Depending on how advanced the trust, when this positive cycle is interrupted by a negative exchange, it will either be temporarily slowed or derailed completely. Many romances fail to eventuate because one or both ‘put their foot in it’ before enough trust is established to be able to carry the relationship through the inevitable speed humps.

More mature relationships with deep trust will be able to bounce back from isolated incidents of negative exchange, but even these can be worn down when negative exchanges are frequent and persistent. If the positive exchanges decline while the negative ones become more pervasive, we’ll enter a season of disillusionment in our marriage.

Almost every relationship will encounter seasons when the feelings of being ‘in love’ are simply absent. Either due to insufficient time together to keep those positive exchanges topped up, or to a series of harmful exchanges, at times even the memory of being ‘in love’ can be hard to find.

Which brings us back to the Hernons’ advice for married couples about falling love again: act as if we are ‘in love’ and the feelings will follow.

Most people believe that falling in love just happens, that it is a spontaneous reaction over which we have no control. This is because when it first happens, we generally overlook the very real effort we put into making it happen.

That’s because it felt easy; when something is enjoyable we don’t notice the effort. And you’ve got to admit, falling in love is kind of fun. When the fun stops, that’s when it starts to feel like hard work. Every married couple knows what this like.

When couples talk about marriage being hard work, the implication is that falling in love was effortless. The truth is, it may have been easy, but it was never effortless. And if it took effort in the beginning, it will surely take effort throughout our marriage.

So, we need to learn to how to fall in love and make it a priority, not just once or twice, but many times throughout our marriage. That’s where the idea of faking it till you make it comes in.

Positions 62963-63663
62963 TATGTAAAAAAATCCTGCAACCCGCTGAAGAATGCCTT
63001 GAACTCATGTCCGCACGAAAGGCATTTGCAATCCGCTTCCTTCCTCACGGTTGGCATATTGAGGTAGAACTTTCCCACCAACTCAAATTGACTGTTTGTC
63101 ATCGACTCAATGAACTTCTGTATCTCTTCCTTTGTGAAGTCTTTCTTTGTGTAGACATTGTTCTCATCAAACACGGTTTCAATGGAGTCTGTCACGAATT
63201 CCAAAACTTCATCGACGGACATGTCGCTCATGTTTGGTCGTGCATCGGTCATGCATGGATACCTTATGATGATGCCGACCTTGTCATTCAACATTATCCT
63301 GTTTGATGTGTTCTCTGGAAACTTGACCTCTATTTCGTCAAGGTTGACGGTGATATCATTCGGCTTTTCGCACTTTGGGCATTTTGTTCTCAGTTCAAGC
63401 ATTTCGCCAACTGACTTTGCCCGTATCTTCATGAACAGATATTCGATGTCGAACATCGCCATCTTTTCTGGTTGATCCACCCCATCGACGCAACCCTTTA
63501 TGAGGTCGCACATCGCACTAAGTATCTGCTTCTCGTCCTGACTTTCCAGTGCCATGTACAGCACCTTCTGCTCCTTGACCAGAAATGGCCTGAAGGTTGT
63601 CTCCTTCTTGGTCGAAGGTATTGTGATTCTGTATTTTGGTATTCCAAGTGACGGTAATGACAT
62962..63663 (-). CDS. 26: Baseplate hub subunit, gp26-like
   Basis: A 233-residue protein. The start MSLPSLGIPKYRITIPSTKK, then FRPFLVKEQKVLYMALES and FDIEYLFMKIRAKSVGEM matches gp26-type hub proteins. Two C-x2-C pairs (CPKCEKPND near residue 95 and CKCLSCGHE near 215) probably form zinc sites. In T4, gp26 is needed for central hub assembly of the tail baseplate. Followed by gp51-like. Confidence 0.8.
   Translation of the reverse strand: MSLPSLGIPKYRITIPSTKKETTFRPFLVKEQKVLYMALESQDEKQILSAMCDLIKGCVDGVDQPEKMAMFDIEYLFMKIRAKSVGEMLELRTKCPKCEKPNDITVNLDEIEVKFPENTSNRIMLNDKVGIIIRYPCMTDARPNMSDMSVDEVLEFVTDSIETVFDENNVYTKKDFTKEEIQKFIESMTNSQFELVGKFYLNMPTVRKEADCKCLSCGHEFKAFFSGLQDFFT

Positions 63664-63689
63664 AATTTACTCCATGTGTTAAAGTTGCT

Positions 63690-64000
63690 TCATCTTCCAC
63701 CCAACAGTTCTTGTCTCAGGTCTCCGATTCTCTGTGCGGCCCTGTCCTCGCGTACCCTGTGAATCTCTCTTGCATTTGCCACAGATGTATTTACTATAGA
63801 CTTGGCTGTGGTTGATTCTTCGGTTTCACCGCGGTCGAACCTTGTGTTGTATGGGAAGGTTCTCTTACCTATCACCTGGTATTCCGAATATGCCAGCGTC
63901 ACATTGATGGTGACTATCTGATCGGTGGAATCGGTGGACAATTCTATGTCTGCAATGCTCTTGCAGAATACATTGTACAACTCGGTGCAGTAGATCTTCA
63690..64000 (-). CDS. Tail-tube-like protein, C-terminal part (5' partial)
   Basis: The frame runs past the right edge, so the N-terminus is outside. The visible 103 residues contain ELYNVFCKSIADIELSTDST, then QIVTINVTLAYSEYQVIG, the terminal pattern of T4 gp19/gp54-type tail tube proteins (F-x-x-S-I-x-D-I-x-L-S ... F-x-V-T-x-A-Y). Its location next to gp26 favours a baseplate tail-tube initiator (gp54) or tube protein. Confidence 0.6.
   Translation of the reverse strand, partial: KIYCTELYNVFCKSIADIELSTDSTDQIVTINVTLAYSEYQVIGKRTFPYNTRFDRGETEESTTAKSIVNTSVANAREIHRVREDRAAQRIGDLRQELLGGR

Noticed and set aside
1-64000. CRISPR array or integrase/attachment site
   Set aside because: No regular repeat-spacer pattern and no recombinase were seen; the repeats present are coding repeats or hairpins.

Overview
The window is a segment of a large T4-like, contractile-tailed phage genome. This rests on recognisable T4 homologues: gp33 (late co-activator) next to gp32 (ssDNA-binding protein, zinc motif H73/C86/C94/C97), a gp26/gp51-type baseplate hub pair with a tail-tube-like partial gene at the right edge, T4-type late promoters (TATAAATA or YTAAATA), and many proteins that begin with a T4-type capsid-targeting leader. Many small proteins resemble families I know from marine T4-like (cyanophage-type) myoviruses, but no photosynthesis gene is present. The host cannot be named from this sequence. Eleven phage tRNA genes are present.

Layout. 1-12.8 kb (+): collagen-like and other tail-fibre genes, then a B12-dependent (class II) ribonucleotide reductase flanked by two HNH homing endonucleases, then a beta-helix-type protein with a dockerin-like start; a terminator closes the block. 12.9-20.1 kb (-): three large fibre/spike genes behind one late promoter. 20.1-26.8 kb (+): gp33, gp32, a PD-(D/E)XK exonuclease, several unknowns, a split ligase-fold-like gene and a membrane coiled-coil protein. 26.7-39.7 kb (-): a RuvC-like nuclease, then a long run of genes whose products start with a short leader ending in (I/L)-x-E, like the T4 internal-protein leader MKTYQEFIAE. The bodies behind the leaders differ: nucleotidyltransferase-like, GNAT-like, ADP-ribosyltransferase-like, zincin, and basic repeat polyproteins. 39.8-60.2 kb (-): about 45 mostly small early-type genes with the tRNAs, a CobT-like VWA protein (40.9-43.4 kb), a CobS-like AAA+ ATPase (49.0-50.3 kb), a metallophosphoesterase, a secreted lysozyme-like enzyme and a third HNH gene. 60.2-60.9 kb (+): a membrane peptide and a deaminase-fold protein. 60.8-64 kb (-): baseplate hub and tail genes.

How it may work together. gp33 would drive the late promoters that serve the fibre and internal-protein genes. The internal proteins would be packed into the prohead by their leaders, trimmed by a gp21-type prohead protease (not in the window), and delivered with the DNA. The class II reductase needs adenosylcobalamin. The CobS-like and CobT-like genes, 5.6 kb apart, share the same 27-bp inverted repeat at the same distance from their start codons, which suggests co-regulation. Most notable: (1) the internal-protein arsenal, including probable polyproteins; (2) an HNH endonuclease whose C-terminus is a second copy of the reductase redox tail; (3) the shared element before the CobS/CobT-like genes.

Far from being fraudulent or inauthentic, when we act as if we are in love, even when we don’t feel like it, we are actually making a truly loving gesture.

St Thomas Aquinas said that “love was willing the good of the other”.

In truth, it’s not really faking anything, it’s being other-centred and wilful in our loving. But hey, the ‘fake it till you make it’ slogan is more memorable and easier to say to ourselves.

Acting as if we are in love in order to regenerate the feelings of being in love, is one of the most genuinely loving things we can do for each other. It takes conscious focus, deliberate self-denial and persistent effort.

Falling in love with our spouse, whether it’s for the first time or the nth time, is never without effort. When we’ve lost those ‘lovin’ feelings’, one of the best strategies is to put our will in the driver’s seat so we can ‘fake it till we make it’.

Francine & Byron Pirola

Francine & Byron Pirola are the founders and principal authors of the SmartLoving series. They are passionate about living Catholic marriage to the full and helping couples reach their marital potential. They have been married since 1988 and have five children. Their articles may be reproduced for non commercial purposes with appropriate acknowledgement and back links. For Media Enquiries Please Contact us here